Our Unanswered Ryan Zinke Questions

On Saturday, Interior Secretary Ryan Zinke announced that he will be stepping down in January, one day before Democrats are set to take control of the House. Zinke faced at least 15 investigations into his unethical behavior, from taxpayer-funded travel with his wife to his role in a questionable real-estate deal with the energy company Halliburton.

Zinke may have timed his departure to avoid facing scrutiny from the next Congress, but American Oversight’s investigation isn’t going anywhere.

Industry Influence

Zinke’s ties to energy, oil, and other industry groups shaped Interior policies. During his tenure at the agency, he worked to reduce the size of national monuments, opened up almost all U.S. coastal waters to offshore drilling, and was involved in a real-estate deal associated with Halliburton.

Senior staff calendars obtained by American Oversight revealed a meeting with an energy company CEO that was not previously released to the public, and reports surfaced in September that he spoke at a Louisiana Oil and Gas Association event. We’re still waiting on Zinke’s own calendars, as well as information about the LOGA event.

We’re also seeking a response to our Freedom of Information Act request for records of the department’s decision to classify uranium as a “critical mineral” even though it doesn’t meet the accepted definition. In light of reports that the uranium mining industry pressed the Trump administration to shrink the borders of the Bears Ears National Monument, there is concern that this could allow for mining in or around the monument or the Grand Canyon.

While many other states objected to Zinke’s plan to allow offshore drilling, he announced in January 2018, after an impromptu meeting with Governor Rick Scott, that Florida would be exempt from the drilling plan. American Oversight sued to learn more about Florida’s preferential treatment and whether the decision was a political favor to boost Scott’s re-election campaign. We obtained records of these communications.

Zinke faced scrutiny for his involvement in a land deal in Montana between a foundation Zinke established and the chairman of Halliburton. American Oversight sued with Western Values Project to uncover ties between Zinke and Halliburton, and we’re still waiting on those records.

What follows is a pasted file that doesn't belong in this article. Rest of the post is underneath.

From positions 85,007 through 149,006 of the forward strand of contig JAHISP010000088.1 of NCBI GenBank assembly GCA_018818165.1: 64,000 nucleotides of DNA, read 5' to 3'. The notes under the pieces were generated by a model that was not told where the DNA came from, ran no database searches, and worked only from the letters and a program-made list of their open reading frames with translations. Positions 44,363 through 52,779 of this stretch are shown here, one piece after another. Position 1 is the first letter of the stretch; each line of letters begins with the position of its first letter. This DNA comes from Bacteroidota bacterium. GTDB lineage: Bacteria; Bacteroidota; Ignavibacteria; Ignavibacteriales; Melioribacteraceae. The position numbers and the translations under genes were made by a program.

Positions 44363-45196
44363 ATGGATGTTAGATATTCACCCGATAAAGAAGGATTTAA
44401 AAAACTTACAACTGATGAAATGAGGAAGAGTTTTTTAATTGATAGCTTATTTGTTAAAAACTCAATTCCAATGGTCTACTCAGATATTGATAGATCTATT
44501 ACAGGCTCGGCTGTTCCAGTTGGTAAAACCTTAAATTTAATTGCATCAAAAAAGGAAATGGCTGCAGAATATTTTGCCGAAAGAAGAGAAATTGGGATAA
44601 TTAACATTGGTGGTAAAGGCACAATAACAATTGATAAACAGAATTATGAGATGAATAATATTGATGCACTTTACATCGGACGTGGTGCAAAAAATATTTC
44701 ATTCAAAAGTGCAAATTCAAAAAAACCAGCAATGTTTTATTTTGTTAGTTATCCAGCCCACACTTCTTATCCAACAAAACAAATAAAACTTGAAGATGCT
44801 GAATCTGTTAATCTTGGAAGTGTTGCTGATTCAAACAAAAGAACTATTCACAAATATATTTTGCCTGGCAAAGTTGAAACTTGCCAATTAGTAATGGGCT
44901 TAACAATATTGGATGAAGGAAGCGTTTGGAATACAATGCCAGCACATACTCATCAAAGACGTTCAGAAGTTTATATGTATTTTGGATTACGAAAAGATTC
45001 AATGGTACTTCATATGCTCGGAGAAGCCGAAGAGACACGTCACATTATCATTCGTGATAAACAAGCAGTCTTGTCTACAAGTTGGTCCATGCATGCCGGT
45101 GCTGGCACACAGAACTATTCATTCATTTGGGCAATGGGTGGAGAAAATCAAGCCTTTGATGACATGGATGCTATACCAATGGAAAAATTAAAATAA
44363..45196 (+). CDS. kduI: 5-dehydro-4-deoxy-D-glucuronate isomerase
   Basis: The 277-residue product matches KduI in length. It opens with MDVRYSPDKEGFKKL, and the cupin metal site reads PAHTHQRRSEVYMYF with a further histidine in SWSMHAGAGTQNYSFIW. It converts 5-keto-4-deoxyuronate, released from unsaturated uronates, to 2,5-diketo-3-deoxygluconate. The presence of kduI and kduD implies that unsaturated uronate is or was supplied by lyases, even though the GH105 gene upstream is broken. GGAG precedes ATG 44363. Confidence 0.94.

Perks to Personal Friends

Zinke put a high school football teammate with limited experience in charge of Interior’s grant review process, which also funds climate change research. We submitted a FOIA and are waiting to find out more about whether political connections played a role in that appointment. The secretary and his wife have also arranged VIP tours for their friends of National Park Service sites. Even though this occurred in past administrations, reports surfaced that Zinke and his aides have spent a disproportionate amount of time organizing these tours. We’re still waiting for records to shed light on how prevalent they were.

Those who are not favorable toward Zinke’s political allies have faced consequences at the agency. Interior reportedly reassigned several agency officials for political reasons, including Yellowstone National Park Superintendent Dan Wenk for decisions he made that were objected to by the Montana Group and the United Property Owners of Montana, both of which had ties to Zinke. We’re asking for agency communications with these groups to determine if the reassignments were politically motivated — retaliation is a pattern the administration and we’re going to continue to investigate.

Taxpayer Waste

Zinke was yet another cabinet official who spent taxpayer dollars on questionable travel and unnecessary office decorations. Zinke’s travels include $12,000 chartered flights to his hometown, with his wife, Lola Zinke, tagging along on many of the trips. It was also reported that the couple spent $25,000 on a security detail. Along with Western Values Project, we sued to find out more about Lola Zinke’s involvement in the department and obtained records of her participation in official government travel.

We also obtained Zinke’s office renovation expenses, which show that he and his agency spent considerable time and energy obtaining and hanging bison, deer, and bear heads in the his office. We still have questions about those animal heads, which were loaned by Zinke’s friends from Montana.

Zinke may be on his way out the door, but we’re not done investigating at Interior — and we’ve already started investigating Zinke’s likely replacement, Deputy Secretary David Bernhardt, a former oil and gas industry lobbyist who the Washington Post describes as having “so many potential conflicts of interest he has to carry a small card listing them all.”